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Clin Exp Allergy. 2019 Apr 30. doi: 10.1111/cea.13407. [Epub ahead of print]

Perceived triggers of asthma impair quality of life in children with asthma.

Author information

1
Department of Pediatric Pulmonology and Allergology, Wilhelmina Children's Hospital, University Medical Center Utrecht, Utrecht, the Netherlands.
2
Department of Dermatology/Allergology, University Medical Center Utrecht, Utrecht, the Netherlands.
3
Julius Center for Health Science and Primary Care, University Medical Center Utrecht, Utrecht University, Utrecht, the Netherlands.

Abstract

BACKGROUND:

Data on the impact of the number and nature of perceived asthma triggers on health-related quality of life (HRQL) in children are scarce.

OBJECTIVE:

To investigate the impact of perceived asthma triggers on both asthma-specific and generic HRQL in children.

METHODS:

A cross-sectional study was conducted among children (7-18 years) with asthma in secondary and tertiary care. Children were screened with electronic questionnaires regarding respiratory and allergic symptoms. Asthma-specific HRQL was assessed using the Pediatric Asthma Quality of Life Questionnaire (PAQLQ) (score range 1-7) and generic HRQL using the RAND questionnaire (score range 7-32). The Kruskal-Wallis test and one-way ANOVA were used to test the difference of, respectively, the PAQLQ and RAND scores across the number of perceived asthma triggers (0, 1-2, 3-4, or ≥ 5). Univariable and multivariable linear regression analyses were performed to evaluate the association between individual triggers and HRQL.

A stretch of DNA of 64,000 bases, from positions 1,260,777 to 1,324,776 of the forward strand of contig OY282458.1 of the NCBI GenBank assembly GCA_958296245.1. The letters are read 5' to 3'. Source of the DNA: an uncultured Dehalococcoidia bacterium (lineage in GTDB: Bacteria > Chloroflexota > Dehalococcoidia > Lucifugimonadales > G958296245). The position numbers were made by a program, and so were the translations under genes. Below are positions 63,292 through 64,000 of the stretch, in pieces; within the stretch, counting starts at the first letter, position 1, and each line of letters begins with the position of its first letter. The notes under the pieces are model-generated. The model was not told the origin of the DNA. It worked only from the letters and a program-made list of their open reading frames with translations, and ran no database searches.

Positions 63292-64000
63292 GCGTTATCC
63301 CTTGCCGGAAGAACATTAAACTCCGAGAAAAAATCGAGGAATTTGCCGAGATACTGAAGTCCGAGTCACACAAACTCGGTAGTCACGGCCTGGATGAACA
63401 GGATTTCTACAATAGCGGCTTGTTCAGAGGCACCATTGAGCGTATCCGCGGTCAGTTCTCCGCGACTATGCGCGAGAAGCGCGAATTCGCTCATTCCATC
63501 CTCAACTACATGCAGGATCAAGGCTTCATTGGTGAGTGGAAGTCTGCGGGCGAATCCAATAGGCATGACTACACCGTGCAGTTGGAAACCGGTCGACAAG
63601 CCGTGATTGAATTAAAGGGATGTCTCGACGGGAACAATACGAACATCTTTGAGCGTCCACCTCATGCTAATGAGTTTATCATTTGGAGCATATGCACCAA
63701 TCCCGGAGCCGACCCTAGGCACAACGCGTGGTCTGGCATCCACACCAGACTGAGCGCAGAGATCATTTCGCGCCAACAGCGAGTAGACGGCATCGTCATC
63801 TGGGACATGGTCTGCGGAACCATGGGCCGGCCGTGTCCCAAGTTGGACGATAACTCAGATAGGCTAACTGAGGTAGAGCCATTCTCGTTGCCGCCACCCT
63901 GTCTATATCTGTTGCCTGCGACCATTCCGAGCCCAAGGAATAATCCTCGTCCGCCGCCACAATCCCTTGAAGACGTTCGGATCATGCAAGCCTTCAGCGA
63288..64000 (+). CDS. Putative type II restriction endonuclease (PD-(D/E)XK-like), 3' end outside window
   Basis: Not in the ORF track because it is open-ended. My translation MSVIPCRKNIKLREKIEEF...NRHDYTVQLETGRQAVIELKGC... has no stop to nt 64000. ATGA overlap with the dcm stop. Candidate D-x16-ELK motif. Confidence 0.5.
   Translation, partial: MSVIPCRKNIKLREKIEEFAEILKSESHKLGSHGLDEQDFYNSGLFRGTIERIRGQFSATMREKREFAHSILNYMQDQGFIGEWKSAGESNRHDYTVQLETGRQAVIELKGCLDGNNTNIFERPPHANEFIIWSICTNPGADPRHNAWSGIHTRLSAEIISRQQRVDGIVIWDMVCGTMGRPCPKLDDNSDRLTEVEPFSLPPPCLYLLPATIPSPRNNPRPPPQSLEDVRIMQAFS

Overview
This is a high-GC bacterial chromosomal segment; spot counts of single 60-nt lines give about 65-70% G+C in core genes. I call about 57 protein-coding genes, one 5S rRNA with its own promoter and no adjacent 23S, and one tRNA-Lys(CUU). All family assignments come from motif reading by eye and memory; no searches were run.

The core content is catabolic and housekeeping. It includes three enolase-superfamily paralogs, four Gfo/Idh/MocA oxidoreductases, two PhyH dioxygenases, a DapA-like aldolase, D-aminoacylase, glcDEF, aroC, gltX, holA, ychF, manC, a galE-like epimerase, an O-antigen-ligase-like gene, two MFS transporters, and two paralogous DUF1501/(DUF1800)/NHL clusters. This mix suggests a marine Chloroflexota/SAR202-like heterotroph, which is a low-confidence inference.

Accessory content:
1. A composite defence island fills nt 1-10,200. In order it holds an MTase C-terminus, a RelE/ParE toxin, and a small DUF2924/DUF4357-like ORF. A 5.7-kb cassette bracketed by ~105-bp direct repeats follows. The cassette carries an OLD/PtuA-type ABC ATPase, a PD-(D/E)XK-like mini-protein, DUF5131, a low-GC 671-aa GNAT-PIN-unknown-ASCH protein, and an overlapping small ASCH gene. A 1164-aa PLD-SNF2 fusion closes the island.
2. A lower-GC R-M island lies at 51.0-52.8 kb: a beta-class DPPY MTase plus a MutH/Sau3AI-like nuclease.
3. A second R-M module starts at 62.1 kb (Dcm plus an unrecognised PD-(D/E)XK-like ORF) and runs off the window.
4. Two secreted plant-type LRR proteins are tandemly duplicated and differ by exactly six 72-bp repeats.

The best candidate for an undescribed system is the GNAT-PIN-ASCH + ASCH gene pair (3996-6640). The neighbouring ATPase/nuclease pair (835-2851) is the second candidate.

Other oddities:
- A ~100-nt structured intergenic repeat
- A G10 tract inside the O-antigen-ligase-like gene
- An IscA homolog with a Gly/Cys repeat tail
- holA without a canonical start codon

RESULTS:

A total of 527 children with a mean (SD) age of 12.1 (2.9) years were included. Children with a higher number of perceived triggers had significantly lower PAQLQ and RAND scores (ie poorer HRQL). The difference in PAQLQ scores was clinically relevant between children with 0 versus 3-4 or ≥ 5 triggers and 1-2 versus ≥ 5 triggers (mean difference 0.66, 1.02 and 0.63, respectively). Especially, non-allergic triggers (physical exercise, the weather, (cigarette) smoke and emotions) were significantly associated with reduced PAQLQ scores. Emotions and food/drinks were associated with reduced RAND scores.

CONCLUSION AND CLINICAL RELEVANCE:

A higher number of perceived triggers of asthma were associated with reduced HRQL in children with asthma. Especially, non-allergic triggers were associated with reduced HRQL.

KEYWORDS:

asthma; paediatrics; quality of life

PMID:
31038823
DOI:
10.1111/cea.13407

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